Rev. Dr. Curtis West Harris, Sr. was born on July 1, 1924, to the late Thelma and Sandy Harris in Surry County, Virginia. He was raised in Hopewell, Virginia and educated in its public schools. After graduating from Carter G. Woodson High School, he continued his education at Virginia Union University in Richmond, Virginia. Other education experiences included obtaining a certificate in Clinical Training for Pastors from the Medical College of Virginia; studying at the Urban Training Center for Christian Missions in Chicago, Illinois; and completing other studies at Virginia State University in Petersburg, Virginia. Rev. Harris has also received two honorary degrees from the Virginia University of Lynchburg in Lynchburg, Virginia. Although Rev. Harris' childhood was spent in poverty, he was taught early in life the importance of sharing with those who were less fortunate. This sharing factor and the unselfishness exemplified by his mother were influential in his call to the ministry and to the role he continues to play in the liberation of his people.
In 1959, the late Dr. G. W. King and the Union Baptist Church in Hopewell ordained Rev. Harris into the ministry. He began his spiritual call at First Baptist Church, Bermuda Hundred in Chesterfield, Virginia where he was pastor for ten years. He also led the congregation at Gilfield Baptist Church, Ivor, Virginia for thirty-three years; and preached his last sermon as pastor of Union Baptist on Sunday, December 16, 2007 after forty-six years as minister. During his ministry, Rev. Harris preached an estimated 3,156 sermons, baptized around 900 people, married about 391couples, christened more than 650 babies, and eulogized at more than 278 funerals.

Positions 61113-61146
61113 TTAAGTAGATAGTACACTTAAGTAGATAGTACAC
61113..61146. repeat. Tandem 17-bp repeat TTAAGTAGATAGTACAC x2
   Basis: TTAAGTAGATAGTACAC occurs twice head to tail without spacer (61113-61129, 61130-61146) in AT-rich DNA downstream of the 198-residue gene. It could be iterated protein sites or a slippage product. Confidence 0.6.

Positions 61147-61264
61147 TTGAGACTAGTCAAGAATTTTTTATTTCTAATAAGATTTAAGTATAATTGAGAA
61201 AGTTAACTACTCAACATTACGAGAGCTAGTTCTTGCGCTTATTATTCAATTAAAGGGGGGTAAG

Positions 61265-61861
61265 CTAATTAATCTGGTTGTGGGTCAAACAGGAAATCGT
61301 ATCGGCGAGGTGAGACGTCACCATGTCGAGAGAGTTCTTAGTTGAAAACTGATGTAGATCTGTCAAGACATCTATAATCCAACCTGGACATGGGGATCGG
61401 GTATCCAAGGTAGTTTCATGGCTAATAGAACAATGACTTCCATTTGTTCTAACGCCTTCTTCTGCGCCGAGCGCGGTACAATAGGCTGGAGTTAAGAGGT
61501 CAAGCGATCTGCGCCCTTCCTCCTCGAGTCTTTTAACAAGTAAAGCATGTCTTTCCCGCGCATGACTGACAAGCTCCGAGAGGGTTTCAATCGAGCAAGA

A strong social, political, and religious consciousness led Rev. Harris to affiliate with and hold office in the following organizations: Hopewell Chapter of the National Association for the Advancement of Colored People (NAACP), President; Carter G. Woodson PTA, President; Hopewell Ministerial Association, President/Secretary; National Southern Christian Leadership Conference (SCLC), Vice President; Virginia State Unit of SCLC, President; Moses Life Insurance Association, President; Shiloh Lodge #33 (Prince Hall Affiliated), Worshipful Master; Union Baptist Sunday School, Teacher/Superintendent; Lily of the Valley Chapter #44 (Order of Eastern Star), Worthy Patron; Virginia State Advisory Committee to the U.S. Commission on Civil Rights, Vice Chairman; Bethany Baptist Association and Allied Bodies, Moderator/Executive Director; Virginia State University Non-Boarding Students, Counselor; Virginia Council on Human Relations, State Coordinator; and Hopewell City Council, Vice Mayor/Mayor.
Rev. Harris was the first African American to serve as mayor of Hopewell, and he retired from his seat on the Hopewell City Council on March 1, 2012 after 26 years of service. He is Pastor Emeritus of the Union Baptist Church and President of the Martin Luther King, Jr. Memorial Foundation, Inc., a non-profit organization that offers college scholarships to qualifying students in Hopewell, Virginia and vicinity.
Ruth Jones Harris, his loving wife of sixty-five years, passed away on May 22, 2011. Rev. Harris continues to reside in Hopewell with the support of his six children: Curtis, Jr. (Newnan, GA), Kenneth (Hopewell, VA), Michael (Ft. Washington, MD), Joanne (Virginia Beach, VA), Karen (Fayetteville, GA), and Michelle (Upper Marlboro, MD). The Harris Connection (as the family is proudly called) also includes three daughter-in-laws, two son-in-laws, 22 grandchildren, 22 great grandchildren, and one great-great grandchild.
Through the years, Rev. Harris' persistence as a courageous veteran in the war against racial and social injustice has prevailed. He has been described as possessing an open heart that is touched by the needs of all humanity. His tireless effort, humanitarian spirit, and unwavering determination are captured in the lyrics of Rev. Harris' favorite Negro spiritual: If I can help somebody as I pass along. If I can cheer somebody with a word or a song. If I can show somebody they're traveling wrong. Then my living shall not be in vain.